Groupthink, Herd Mentality & Keyboard Warriors

Groupthink, Herd Mentality & Keyboard Warriors

Have you ever read a post online that has evoked a certain response, but held back on sharing it when you read the comments and see your opinion is in the minority? Have you ever found it strange, on reading responses to a certain topic, that so many people seem to share the same point of view – particularly when it clashes so strongly with your own?

Or, perhaps you have been the brave one to stick their neck out and say, “Actually, this is what I think…” – even when it goes against the general consensus? If you have done this (or seen someone else do it), have you ever then noticed that the tide may turn and subsequent responses may be more likely to diverge from the former line of reasoning?

There are various terms to explain this. Groupthink, mob mentality, herd mentality, tribalism to name a few. Most of us are aware of these, and I suspect that most of us think we are above falling into this trap. But how can that be, if by definition the majority get sucked into following the crowd?

Last night, thanks to a bout of insomnia, I was scrolling down my Facebook newsfeed at about 2am and found a thread in a group that had been started by a woman complaining that her groceries delivery was running an hour late, that it is unacceptable, and asking for opinions on how the store should compensate her.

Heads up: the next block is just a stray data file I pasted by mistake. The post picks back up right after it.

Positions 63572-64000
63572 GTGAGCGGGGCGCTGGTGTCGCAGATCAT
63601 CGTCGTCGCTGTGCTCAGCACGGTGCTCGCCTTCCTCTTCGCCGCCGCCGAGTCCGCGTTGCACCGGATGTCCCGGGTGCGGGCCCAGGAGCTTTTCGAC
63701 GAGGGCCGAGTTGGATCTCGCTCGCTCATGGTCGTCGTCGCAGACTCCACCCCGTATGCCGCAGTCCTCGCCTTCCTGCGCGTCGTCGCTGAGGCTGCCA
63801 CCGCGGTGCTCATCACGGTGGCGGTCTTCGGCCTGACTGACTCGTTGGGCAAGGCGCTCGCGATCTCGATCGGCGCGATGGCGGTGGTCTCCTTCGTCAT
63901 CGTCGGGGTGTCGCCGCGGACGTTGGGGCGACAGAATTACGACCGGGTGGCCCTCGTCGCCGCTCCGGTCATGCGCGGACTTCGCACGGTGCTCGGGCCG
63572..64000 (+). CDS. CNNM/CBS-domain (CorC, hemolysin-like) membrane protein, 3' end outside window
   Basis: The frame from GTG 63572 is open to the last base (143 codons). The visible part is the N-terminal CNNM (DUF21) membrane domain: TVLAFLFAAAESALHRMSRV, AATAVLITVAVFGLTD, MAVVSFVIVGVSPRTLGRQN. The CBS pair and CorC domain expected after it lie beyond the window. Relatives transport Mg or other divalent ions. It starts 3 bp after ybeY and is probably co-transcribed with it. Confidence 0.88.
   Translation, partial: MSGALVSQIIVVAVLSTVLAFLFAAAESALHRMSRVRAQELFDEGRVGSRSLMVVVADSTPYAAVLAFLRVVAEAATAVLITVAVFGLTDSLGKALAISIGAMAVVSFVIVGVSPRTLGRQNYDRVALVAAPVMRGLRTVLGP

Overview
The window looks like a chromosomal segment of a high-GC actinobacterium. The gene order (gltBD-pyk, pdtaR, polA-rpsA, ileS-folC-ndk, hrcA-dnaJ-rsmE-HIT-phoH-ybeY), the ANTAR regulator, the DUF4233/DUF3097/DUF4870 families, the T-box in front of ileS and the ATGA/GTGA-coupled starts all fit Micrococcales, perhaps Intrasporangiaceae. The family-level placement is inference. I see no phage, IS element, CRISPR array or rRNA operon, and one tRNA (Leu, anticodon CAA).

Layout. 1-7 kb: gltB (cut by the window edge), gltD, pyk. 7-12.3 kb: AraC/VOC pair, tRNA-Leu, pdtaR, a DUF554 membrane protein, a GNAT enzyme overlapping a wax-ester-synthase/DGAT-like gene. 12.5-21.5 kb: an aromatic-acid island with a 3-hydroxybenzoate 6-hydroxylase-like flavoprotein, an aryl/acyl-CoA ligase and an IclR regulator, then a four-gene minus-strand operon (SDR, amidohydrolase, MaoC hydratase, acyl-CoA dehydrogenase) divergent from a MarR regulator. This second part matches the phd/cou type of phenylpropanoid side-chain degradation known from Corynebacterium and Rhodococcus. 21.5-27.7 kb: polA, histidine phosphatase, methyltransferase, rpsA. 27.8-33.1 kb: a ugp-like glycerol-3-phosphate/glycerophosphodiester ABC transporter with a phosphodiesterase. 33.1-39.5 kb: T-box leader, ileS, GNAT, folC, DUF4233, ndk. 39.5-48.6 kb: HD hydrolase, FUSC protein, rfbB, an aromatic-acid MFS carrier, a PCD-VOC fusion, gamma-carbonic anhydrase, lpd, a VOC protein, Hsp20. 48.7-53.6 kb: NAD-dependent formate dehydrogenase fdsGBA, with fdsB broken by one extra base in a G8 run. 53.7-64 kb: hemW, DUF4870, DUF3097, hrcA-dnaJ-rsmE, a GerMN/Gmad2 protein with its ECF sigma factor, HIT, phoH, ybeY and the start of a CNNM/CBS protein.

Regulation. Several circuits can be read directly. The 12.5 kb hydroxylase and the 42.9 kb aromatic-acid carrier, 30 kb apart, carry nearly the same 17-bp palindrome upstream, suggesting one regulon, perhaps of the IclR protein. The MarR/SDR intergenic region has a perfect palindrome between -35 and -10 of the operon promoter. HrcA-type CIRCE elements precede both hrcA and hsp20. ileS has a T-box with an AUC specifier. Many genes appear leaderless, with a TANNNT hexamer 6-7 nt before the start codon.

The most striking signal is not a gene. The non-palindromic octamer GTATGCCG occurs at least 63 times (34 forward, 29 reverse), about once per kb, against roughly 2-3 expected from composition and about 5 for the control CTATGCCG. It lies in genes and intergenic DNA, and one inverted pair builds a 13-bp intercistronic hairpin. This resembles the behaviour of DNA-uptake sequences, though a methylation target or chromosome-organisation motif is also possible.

Before I read any comments, my initial response was to think the woman was overreacting a little, but then to put myself in her shoes and imagine I might also be feeling irate if, say, I had important plans that needed rescheduling on the back of it, and that the store should offer an apology and perhaps even a small goodwill voucher.

Then I did read the comments, and saw that the overwhelming sentiment was that she should not expect anything from the store, and – moving further down – a rising backlash against the OP for being symptomatic of “all that’s wrong with the world”. The tirade even devolved into personal insults in a number of instances.

Rather than being above it, at first I got sucked in. Not to the extent where I felt like criticising or hurting the woman, but I certainly found my views evolving in line with groupthink, to the point where I was rolling my eyes at the OP’s participation in “blame culture” and nodding in agreement with many commenters in their unusual sympathy for the store in question. I was too tired to weigh into the debate, but I felt differently by the end of it than I did at the beginning.

This morning, I evaluated my response, and the response of others. I realised that in a different set of circumstances, it might have just as easily been the supermarket who copped the tirade, depending on which group leaders got their views in first.

On reflection, I have no strong opinion either way on the original subject. I can see the OP’s points of view; I can see the alternative point of view. What did strike me, though, is how easily a group of people can turn against an individual, suspend empathy for their possible scenario in favour of empathy for a different party or cause, and turn into keyboard warriors who are out to inflict embarrassment or hurt on a fellow human because it’s what the crowd are doing.

A few people had since plucked up the courage to point out that the hundreds of critical comments were a disproportionate reaction to the original post, and the thread went quiet, but by this point it appears that the OP had left the group to which she belonged.

I don’t think any of us are above herd mentality – it is part of normal human psychology and a very easy trap to fall into. But, as sentient beings with the capacity to think critically, perhaps we can also make more effort to speak out against the crowd, when it’s right.

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